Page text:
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Chilean Jews Feel at Home

May 26, 1972
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Gil Sinay, chairman of the Representative Committee of the Jewish community in Chile, told a seminar of the American Jewish Committee this week that Chile’s 35,000 Jews felt very much at home in that country but were keenly interested in the welfare of Israel and the fate of Jews everywhere. Sinay, a lawyer and professor of financial law at the University of Chile, and a native of that country, reported that most Chilean Jews were engaged in industry or the professions. Like their Christian counterparts, some left the country when the left-wing coalition of President Salvador Allende took over, fearing that a Marxist regime might affect them unfavorably.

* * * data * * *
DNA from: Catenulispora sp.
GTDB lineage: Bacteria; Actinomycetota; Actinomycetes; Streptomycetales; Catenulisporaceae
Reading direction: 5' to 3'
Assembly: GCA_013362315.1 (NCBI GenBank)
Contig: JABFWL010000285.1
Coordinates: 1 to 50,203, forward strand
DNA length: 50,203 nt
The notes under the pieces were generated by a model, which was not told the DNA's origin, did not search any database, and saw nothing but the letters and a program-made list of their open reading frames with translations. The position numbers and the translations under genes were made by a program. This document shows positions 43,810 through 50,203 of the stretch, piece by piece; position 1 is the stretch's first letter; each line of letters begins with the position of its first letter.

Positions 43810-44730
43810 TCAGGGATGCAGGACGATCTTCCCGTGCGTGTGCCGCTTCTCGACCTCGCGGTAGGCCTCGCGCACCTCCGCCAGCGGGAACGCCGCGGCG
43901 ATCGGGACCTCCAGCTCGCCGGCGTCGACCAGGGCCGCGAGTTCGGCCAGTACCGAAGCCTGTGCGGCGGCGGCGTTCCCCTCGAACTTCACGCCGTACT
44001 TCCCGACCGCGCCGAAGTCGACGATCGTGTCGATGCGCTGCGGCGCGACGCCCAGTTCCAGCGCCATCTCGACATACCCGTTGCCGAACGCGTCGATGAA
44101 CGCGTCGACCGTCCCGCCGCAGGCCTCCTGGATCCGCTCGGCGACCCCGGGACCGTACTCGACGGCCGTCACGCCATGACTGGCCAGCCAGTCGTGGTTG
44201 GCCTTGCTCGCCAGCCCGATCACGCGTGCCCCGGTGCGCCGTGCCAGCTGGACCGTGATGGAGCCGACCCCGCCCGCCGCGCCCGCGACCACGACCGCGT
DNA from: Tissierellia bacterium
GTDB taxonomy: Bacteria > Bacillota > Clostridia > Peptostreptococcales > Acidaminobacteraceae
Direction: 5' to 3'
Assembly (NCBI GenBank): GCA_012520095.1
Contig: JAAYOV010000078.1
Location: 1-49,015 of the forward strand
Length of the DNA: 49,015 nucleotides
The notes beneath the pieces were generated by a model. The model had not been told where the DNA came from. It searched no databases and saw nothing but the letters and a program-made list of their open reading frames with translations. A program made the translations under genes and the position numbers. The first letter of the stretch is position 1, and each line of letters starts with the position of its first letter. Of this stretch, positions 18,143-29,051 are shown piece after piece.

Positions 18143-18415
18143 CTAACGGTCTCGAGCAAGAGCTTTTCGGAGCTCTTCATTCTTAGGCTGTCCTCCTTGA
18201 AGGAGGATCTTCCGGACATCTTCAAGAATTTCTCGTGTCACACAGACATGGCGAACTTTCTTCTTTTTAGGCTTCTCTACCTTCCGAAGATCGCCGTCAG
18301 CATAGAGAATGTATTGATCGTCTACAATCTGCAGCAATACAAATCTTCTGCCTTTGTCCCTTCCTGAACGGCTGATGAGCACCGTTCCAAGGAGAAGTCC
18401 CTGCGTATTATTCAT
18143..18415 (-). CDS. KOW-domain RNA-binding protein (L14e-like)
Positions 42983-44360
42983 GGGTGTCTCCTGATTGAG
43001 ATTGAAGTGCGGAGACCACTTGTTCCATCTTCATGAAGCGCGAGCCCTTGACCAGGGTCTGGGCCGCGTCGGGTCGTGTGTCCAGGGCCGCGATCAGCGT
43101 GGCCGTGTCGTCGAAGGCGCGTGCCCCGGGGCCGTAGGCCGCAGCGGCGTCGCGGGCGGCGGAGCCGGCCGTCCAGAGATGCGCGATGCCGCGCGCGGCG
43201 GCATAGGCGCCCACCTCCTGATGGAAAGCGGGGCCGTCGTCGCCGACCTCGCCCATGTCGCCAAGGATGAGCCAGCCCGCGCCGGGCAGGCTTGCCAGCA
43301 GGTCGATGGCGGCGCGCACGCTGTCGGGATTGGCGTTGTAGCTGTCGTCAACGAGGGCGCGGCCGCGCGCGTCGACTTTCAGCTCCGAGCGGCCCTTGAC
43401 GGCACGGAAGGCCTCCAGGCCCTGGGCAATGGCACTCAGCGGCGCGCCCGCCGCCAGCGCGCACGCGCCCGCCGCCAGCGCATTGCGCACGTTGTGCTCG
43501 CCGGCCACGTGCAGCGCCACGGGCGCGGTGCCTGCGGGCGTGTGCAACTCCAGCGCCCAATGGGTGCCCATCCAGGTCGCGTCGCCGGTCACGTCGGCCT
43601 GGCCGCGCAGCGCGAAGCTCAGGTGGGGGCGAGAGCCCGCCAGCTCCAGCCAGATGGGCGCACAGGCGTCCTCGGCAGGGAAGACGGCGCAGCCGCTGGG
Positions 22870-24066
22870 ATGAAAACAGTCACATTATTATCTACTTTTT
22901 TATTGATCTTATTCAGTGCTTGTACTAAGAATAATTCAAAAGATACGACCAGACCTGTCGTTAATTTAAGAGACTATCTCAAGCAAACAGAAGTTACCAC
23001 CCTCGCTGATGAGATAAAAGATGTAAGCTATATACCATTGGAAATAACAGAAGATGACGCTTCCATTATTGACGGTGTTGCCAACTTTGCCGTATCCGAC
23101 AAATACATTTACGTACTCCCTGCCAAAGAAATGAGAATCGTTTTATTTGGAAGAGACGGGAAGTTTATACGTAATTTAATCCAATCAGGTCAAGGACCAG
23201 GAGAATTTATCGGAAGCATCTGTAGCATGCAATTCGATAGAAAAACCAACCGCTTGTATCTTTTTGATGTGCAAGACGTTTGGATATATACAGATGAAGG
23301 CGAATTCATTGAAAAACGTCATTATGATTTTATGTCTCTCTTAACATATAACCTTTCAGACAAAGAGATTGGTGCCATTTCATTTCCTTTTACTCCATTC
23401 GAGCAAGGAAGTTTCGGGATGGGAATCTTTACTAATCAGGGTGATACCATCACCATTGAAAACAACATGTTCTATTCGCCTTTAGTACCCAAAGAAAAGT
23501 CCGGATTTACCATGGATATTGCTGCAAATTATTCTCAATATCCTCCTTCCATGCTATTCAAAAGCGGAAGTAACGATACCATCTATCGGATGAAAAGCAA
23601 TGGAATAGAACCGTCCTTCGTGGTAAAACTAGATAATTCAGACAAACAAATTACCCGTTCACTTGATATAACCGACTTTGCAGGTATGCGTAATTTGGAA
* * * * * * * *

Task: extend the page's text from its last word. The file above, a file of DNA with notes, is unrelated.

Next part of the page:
Of the approximately 4000 Jews who did leave, Sinay said, about half went to Israel, and the rest to Argentina, the United States, Australia, Canada and Germany. However, when it became evident that Jews as Jews were not threatened by the Allende regime, he added, a number of them returned to Chile. “Community leaders have consistently held to an attitude of watchful alertness,” Sinay said, “They have urged their fellow Jews, as good Chilean citizens, to take political changes in stride. Moreover, the fact that many Jews hold government posts lends stability to the Jewish community.”

The community is handicapped, Sinay said, by the lack of a rabbi. Formerly there were three, but one left in late 1970, another early in 1971, and the third at the end of that year. One reason for Sinay’s visit to the United States, he asserted, was to find a rabbi for Chile. The unease by Jews over the opening of an Arab League regional office abated because neither Dr. Allende nor the country as a whole was felt to be anti-Semitic.

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